We take a regional approach to seed system development – from breeding to seed production to distribution. A successful regional network results in farmers having access to reliable information and education that allows them to:


  • Identify the best currently available varieties for their farms
  • Learn how to improve currently available varieties or breed new varieties
  • Develop skills to produce seed for commercial or on-farm use
  • Build networks for increasing access to high-quality organic seed


Farmers constantly face changing disease, insect, and weed pressures that vary by region. Climate, growing seasons, soils, and water availability also all affect crop growth and differ dramatically across the U.S. The best way to meet regional seed needs is to adapt plants to the environment of their intended use. Farmer access to regionally adapted seed is paramount to the competitiveness of U.S. agriculture regardless of whether their market is local, national, or international.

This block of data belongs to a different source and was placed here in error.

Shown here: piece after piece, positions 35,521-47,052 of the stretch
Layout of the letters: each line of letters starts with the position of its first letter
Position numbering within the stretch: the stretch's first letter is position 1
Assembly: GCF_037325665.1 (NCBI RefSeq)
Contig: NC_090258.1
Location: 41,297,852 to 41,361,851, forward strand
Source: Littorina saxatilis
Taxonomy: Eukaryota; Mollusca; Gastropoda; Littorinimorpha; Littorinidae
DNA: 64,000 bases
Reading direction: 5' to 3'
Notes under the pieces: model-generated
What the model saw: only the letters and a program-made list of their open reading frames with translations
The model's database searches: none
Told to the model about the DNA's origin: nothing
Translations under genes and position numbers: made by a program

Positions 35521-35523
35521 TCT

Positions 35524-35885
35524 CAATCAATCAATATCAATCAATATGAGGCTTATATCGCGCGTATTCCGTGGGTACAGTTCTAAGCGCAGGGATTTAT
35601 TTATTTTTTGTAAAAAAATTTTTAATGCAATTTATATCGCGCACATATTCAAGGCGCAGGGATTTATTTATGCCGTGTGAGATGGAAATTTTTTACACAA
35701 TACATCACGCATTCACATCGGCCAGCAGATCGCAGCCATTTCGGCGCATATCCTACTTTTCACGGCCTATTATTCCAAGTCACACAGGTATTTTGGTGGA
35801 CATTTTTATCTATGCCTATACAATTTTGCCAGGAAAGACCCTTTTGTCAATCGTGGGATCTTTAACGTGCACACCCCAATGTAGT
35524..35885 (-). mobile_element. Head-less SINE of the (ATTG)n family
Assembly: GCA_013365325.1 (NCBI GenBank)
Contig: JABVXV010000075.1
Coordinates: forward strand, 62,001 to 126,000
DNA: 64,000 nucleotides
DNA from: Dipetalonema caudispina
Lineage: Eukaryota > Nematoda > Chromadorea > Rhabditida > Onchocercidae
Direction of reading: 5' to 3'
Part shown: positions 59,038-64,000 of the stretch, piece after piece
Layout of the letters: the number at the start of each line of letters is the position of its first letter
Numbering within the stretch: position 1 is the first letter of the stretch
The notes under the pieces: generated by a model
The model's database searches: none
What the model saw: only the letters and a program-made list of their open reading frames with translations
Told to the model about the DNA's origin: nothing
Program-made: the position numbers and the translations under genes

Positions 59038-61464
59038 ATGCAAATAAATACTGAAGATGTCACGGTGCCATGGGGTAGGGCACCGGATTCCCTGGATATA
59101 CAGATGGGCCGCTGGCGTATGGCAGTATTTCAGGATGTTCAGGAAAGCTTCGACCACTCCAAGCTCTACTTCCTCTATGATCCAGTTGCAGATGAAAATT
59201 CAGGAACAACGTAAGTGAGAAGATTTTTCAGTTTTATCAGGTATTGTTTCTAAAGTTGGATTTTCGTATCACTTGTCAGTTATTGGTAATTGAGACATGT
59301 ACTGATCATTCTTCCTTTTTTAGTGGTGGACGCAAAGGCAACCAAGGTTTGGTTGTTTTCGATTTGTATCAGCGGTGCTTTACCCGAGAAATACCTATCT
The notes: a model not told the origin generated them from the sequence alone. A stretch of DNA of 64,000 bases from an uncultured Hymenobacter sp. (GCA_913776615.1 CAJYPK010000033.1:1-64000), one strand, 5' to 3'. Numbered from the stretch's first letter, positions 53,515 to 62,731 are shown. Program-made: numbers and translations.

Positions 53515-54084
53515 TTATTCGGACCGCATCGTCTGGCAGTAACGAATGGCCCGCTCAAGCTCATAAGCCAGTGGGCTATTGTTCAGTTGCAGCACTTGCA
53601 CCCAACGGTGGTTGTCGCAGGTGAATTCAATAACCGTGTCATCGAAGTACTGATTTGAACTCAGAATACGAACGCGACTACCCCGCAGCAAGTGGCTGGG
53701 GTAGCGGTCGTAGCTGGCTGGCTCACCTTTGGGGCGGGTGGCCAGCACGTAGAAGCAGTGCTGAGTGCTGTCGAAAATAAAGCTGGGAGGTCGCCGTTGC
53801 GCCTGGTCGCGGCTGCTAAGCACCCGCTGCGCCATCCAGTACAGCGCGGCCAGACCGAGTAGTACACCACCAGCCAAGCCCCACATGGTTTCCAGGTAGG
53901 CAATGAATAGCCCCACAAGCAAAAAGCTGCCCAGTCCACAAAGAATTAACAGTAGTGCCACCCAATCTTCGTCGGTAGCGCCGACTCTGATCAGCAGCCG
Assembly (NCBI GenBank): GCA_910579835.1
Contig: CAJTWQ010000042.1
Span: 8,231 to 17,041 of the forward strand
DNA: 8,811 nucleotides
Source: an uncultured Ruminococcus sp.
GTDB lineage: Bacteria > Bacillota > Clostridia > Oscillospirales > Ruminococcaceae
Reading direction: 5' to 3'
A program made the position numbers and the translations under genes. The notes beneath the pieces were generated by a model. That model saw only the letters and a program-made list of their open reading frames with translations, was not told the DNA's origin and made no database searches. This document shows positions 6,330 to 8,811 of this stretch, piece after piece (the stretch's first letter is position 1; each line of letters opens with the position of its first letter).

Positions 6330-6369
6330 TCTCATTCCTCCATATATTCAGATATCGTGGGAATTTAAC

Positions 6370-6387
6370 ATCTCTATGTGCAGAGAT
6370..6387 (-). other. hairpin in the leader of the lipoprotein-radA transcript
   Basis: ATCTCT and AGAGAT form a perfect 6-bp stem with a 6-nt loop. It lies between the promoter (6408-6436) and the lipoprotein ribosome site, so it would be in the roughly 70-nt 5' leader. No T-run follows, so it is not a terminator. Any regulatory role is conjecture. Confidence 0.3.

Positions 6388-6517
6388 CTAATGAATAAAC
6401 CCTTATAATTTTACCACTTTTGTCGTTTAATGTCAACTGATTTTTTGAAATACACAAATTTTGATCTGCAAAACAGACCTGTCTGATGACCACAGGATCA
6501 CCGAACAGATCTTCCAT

Managing crop diversity at the regional level also improves national and global food security for our growing population. While a major outcome of our research and education work is improved seed for organic farms, regional seed networks also serve as reservoirs of genetically diverse seed. On-farm seed stewardship is critical to both conservation and improvement of seed diversity for a secure food future.


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“As we enter our future world of depleting natural resources, having a diversity of seed adapted to local ecologies will be essential to food security."


Frederick Kirschenmann

Leopold Center for Sustainable Agriculture

Ames, Iowa